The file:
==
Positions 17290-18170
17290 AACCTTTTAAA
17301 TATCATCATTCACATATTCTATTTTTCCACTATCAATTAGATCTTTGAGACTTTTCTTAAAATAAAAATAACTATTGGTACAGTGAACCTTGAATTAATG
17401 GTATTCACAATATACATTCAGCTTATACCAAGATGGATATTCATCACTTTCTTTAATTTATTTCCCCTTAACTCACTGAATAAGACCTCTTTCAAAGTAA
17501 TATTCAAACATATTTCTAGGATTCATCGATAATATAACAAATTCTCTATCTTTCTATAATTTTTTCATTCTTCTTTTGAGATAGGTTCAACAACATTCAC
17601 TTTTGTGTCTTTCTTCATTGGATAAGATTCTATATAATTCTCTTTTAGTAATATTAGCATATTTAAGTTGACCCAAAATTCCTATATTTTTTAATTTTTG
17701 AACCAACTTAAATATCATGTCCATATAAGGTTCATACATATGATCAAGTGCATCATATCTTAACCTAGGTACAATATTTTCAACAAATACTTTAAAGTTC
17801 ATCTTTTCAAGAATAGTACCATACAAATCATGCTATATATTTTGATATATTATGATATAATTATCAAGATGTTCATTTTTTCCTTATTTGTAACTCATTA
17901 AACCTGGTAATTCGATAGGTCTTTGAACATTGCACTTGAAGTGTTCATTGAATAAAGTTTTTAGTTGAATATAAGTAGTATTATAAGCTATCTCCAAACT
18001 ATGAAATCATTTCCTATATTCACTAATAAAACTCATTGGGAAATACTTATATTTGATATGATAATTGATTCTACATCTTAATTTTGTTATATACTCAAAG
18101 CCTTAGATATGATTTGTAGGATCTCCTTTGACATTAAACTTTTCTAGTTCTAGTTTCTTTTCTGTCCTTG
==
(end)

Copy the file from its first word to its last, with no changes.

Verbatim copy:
Positions 17290-18170
17290 AACCTTTTAAA
17301 TATCATCATTCACATATTCTATTTTTCCACTATCAATTAGATCTTTGAGACTTTTCTTAAAATAAAAATAACTATTGGTACAGTGAACCTTGAATTAATG
17401 GTATTCACAATATACATTCAGCTTATACCAAGATGGATATTCATCACTTTCTTTAATTTATTTCCCCTTAACTCACTGAATAAGACCTCTTTCAAAGTAA
17501 TATTCAAACATATTTCTAGGATTCATCGATAATATAACAAATTCTCTATCTTTCTATAATTTTTTCATTCTTCTTTTGAGATAGGTTCAACAACATTCAC
17601 TTTTGTGTCTTTCTTCATTGGATAAGATTCTATATAATTCTCTTTTAGTAATATTAGCATATTTAAGTTGACCCAAAATTCCTATATTTTTTAATTTTTG
17701 AACCAACTTAAATATCATGTCCATATAAGGTTCATACATATGATCAAGTGCATCATATCTTAACCTAGGTACAATATTTTCAACAAATACTTTAAAGTTC
17801 ATCTTTTCAAGAATAGTACCATACAAATCATGCTATATATTTTGATATATTATGATATAATTATCAAGATGTTCATTTTTTCCTTATTTGTAACTCATTA
17901 AACCTGGTAATTCGATAGGTCTTTGAACATTGCACTTGAAGTGTTCATTGAATAAAGTTTTTAGTTGAATATAAGTAGTATTATAAGCTATCTCCAAACT
18001 ATGAAATCATTTCCTATATTCACTAATAAAACTCATTGGGAAATACTTATATTTGATATGATAATTGATTCTACATCTTAATTTTGTTATATACTCAAAG
18101 CCTTAGATATGATTTGTAGGATCTCCTTTGACATTAAACTTTTCTAGTTCTAGTTTCTTTTCTGTCCTTG